During stress testing of the LDM-6, we learned that there is a class of
"pathological" regular expressions that adversly affect the performance
of LDM servers.  Steve sent a note to ldm-users explaining how to
identify pathological cases, and what to do to correct these.
Unfortunately, it is the client requesting data that has control over
these regular expressions, so if you find these in your ldmd.log files,
you will need to contact the downstream host's administrator and ask
him/her to correct the pattern.  Steve has included a new function in
LDM-6, regex, that can be used to test regular expressions for
pathologicalness ;-).  Check the regex man page for more information
after you install LDM-6.

To upgrade to LDM-6, then you should do the following:

1) make backup copies of your ~ldm/etc/ldmd.conf file(s).  While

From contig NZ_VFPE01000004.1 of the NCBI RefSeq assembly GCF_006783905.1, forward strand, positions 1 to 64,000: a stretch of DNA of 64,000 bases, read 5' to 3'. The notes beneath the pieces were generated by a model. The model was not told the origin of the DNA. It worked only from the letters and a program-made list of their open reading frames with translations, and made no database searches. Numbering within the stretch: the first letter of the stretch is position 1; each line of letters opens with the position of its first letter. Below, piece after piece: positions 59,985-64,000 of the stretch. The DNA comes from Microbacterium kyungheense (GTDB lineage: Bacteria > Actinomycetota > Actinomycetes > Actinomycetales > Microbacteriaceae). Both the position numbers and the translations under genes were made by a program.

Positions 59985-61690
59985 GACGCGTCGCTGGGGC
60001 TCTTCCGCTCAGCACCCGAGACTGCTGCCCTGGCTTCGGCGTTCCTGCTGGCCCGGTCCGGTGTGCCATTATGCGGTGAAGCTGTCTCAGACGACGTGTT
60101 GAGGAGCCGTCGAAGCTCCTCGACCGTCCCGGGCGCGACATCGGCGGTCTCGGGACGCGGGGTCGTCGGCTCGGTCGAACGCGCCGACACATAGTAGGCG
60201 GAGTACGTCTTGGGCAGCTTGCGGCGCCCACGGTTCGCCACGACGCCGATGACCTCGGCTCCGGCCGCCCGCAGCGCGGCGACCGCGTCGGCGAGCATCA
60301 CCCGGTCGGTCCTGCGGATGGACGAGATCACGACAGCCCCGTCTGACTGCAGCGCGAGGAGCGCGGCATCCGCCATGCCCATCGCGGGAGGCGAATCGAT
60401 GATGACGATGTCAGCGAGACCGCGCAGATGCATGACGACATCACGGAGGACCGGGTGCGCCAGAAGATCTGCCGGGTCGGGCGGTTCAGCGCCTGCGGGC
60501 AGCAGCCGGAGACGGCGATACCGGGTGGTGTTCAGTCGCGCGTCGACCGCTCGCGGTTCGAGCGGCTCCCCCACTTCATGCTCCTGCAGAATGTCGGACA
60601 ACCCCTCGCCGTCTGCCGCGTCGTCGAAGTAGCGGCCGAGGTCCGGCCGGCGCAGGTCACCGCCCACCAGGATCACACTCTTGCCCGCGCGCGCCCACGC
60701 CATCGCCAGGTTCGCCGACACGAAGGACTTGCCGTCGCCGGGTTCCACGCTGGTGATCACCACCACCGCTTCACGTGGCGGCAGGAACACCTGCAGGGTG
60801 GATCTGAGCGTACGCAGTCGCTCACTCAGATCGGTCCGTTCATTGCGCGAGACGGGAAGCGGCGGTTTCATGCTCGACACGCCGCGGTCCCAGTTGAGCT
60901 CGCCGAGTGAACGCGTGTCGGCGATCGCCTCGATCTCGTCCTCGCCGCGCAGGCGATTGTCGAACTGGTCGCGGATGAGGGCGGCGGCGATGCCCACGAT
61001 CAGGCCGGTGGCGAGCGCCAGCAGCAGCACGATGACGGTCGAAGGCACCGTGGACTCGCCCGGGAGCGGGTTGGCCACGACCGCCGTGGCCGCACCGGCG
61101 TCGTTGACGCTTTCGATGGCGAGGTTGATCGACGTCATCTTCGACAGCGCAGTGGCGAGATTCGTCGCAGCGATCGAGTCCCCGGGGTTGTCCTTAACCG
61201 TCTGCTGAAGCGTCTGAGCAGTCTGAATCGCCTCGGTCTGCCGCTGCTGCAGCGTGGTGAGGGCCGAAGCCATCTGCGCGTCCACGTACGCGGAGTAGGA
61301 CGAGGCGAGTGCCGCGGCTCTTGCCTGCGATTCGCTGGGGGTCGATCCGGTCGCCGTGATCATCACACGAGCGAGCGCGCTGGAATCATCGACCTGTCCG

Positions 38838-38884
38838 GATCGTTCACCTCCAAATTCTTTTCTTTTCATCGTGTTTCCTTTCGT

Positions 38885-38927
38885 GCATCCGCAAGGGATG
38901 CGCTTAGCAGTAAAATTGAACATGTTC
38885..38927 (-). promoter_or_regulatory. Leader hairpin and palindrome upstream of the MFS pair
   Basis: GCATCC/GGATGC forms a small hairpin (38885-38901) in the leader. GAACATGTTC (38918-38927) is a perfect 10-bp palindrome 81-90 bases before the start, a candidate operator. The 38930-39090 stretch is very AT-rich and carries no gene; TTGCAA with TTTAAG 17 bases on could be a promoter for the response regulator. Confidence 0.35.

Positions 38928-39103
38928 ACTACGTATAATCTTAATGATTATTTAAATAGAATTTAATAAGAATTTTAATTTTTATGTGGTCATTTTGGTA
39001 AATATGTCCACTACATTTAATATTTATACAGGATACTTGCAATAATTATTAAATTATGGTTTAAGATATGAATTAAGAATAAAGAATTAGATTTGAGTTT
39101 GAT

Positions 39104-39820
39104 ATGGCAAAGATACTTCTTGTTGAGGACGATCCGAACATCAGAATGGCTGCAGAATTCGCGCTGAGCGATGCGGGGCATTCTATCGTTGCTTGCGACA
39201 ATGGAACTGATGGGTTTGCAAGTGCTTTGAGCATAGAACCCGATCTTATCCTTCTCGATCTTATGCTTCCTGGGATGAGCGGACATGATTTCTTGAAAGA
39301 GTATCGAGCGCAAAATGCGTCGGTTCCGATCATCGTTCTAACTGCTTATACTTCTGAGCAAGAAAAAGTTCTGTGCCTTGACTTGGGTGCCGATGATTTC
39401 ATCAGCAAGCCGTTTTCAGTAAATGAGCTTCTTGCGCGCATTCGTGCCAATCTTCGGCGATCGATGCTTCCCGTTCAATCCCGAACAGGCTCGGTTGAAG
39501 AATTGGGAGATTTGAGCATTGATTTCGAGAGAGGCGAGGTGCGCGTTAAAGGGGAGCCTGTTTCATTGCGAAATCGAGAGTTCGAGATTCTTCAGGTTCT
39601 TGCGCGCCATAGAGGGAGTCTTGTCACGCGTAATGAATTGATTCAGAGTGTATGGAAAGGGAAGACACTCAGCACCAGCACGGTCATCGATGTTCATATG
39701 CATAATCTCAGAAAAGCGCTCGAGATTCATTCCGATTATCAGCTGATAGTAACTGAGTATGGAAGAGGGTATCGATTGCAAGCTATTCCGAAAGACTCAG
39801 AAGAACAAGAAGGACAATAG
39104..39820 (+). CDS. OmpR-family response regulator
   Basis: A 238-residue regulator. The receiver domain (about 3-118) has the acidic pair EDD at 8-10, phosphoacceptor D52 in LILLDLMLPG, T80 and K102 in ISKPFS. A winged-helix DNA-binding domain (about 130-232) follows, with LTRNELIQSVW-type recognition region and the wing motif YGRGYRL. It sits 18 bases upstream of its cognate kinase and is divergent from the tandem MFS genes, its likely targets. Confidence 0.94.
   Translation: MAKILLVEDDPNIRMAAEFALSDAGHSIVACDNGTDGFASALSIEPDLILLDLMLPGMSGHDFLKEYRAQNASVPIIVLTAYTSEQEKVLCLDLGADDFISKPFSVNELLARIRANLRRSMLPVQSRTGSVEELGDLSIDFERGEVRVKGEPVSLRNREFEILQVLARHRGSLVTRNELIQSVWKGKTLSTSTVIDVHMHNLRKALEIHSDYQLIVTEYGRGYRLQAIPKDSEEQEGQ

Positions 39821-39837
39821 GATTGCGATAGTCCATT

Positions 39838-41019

you are at it, you could make a backup copy of your ~ldm/etc/pqact.conf
   file, but this is optional since it will not be affected by moving
   to LDM-6.

2) FTP LDM-6 release candidate 6:

<login as 'ldm'>
cd ~ldm
ftp ftp.unidata.ucar.edu
  <user> anonymous
  <pass> your_full_email_address
  cd pub/ldm
  get ldm-6.0.10.tar.Z
zcat ldm-6.0.10.tar.Z | tar xvf -

3) build LDM-6. Note that LDM-6 is built with '-O' optimization
   turned on.  If you want to build otherwise, you will want to set
   the Unix environment variable CFLAGS _before_ you run configure.

   Also, you should define the Unix environment variable LDMHOME
   _before_ you run configure:

setenv CFLAGS -O
setenv LDMHOME your_ldm_home_directory

cd ~ldm/ldm-6.0.10/src
make && make install

4) finish the LDM install as 'root':

sudo make install_setuids

5) adjust entries in ldmadmin to match those from your existing